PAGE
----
Partner Aggression in a Digital Age: Prevalence and Predictors of Cyber Psychological Abuse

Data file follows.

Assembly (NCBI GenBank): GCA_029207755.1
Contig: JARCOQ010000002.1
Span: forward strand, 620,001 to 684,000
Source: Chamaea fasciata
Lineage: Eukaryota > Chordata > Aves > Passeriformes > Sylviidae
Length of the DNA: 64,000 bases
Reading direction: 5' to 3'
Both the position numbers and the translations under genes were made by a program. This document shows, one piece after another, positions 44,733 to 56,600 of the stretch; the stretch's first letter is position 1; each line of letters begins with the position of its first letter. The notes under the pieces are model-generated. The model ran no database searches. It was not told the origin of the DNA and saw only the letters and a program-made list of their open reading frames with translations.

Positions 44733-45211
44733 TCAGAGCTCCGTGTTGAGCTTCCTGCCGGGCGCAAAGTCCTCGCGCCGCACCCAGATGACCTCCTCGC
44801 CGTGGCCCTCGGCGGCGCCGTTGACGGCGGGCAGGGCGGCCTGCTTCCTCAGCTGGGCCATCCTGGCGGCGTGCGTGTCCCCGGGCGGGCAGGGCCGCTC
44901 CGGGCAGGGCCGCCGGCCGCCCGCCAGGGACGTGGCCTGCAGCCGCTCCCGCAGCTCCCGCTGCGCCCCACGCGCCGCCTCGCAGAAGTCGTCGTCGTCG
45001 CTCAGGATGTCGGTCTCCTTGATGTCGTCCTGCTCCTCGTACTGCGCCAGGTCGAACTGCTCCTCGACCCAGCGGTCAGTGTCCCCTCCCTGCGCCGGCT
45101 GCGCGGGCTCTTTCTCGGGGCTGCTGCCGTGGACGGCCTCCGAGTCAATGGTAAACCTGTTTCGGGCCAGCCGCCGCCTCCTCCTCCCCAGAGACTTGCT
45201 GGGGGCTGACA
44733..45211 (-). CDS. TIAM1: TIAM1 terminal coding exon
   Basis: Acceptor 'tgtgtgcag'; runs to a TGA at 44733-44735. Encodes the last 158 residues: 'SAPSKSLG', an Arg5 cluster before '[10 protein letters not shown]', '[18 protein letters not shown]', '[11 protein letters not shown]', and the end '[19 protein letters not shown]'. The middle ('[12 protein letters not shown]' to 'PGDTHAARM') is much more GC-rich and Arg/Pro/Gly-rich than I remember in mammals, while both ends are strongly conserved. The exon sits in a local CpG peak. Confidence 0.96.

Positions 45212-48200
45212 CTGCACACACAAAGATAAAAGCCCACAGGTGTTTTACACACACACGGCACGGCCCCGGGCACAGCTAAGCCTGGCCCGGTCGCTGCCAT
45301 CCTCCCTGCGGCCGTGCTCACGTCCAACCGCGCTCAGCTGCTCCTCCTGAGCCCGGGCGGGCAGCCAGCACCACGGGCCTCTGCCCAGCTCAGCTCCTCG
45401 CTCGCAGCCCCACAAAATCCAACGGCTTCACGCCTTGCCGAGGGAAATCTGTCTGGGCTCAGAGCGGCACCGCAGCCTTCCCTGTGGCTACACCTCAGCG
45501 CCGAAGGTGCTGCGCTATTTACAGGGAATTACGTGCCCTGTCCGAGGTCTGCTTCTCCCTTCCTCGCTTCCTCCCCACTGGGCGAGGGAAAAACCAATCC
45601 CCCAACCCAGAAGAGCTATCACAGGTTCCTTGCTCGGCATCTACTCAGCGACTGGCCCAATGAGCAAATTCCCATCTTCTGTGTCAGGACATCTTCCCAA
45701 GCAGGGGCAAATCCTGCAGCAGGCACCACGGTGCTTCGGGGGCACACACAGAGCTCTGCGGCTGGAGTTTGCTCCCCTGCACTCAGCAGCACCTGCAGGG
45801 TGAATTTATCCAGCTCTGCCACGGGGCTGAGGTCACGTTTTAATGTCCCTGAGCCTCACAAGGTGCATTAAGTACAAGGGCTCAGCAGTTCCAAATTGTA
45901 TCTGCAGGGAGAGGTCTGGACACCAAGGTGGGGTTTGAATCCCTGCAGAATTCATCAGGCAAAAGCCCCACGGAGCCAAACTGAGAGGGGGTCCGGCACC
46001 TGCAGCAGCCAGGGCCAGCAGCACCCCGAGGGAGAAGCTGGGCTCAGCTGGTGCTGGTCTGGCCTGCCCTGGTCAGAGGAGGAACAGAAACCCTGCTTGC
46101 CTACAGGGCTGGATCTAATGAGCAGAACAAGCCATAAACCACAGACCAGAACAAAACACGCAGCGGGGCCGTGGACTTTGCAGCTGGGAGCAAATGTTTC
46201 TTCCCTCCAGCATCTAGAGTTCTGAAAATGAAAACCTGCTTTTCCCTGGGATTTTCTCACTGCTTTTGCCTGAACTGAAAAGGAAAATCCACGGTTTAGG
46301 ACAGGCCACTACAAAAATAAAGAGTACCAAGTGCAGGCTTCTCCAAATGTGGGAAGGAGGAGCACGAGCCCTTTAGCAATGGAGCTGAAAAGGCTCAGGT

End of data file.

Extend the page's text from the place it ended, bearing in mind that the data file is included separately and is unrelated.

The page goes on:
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Along with the growth of information communication technologies, cyberaggression has emerged as an important focus of study. This research largely concerns cyberbullying among children and adolescents, with little known about adult intimate partner abuse perpetrated through information communication technologies. The current investigation examined the prevalence of cyber psychological abuse (CPA) perpetration and victimization among adult internet users. This study also investigated the relationships between CPA and traditional forms of partner abuse and whether technology use and previously established risk factors for traditional intimate partner violence predicted CPA. Factors hypothesized to predict CPA included demographics (age, female sex) history of child maltreatment, psychological factors (problematic alcohol use, problematic drug use, difficulties in emotion regulation), and relationship-related factors (attachment insecurity, relationship jealousy, communication skills, and relationship satisfaction). Participants were 243 adult internet users in an intimate relationship during the past 12-months. Participants were recruited through Amazon?s Mechanical Turk and completed an online assessment battery. Descriptive analyses indicated approximately three quarters of participants (75.3% for perpetration; 71.2% for victimization) reported at least one instance of CPA during the past year, with 10% reporting at least one instance of severe CPA victimization or perpetration. Individuals reporting higher CPA perpetration and victimization reported greater daily cellular phone use and greater daily social media use. CPA victimization and perpetration were both positively correlated with traditional forms of abuse, including physical assault, emotional abuse, and sexual coercion. Multivariate hierarchical regression analyses suggested that each set of risk factors for traditional forms of intimate partner abuse contributed significant unique variance to the prediction of CPA. Unique predictors of perpetration included older age, greater child physical and sexual abuse, greater problems with alcohol, more difficulties with emotion regulation, more behavioral jealousy, and less relationship satisfaction. Unique predictors of CPA victimization included greater child physical abuse and child sexual abuse, more problems with alcohol, more behavioral jealousy, and less relationship satisfaction. Results suggest that CPA is common among adult internet users and that it co-occurs with traditional forms of abuse. Clinical implications involve the need for screening and intervention practices for safe technology use in populations at risk for partner violence.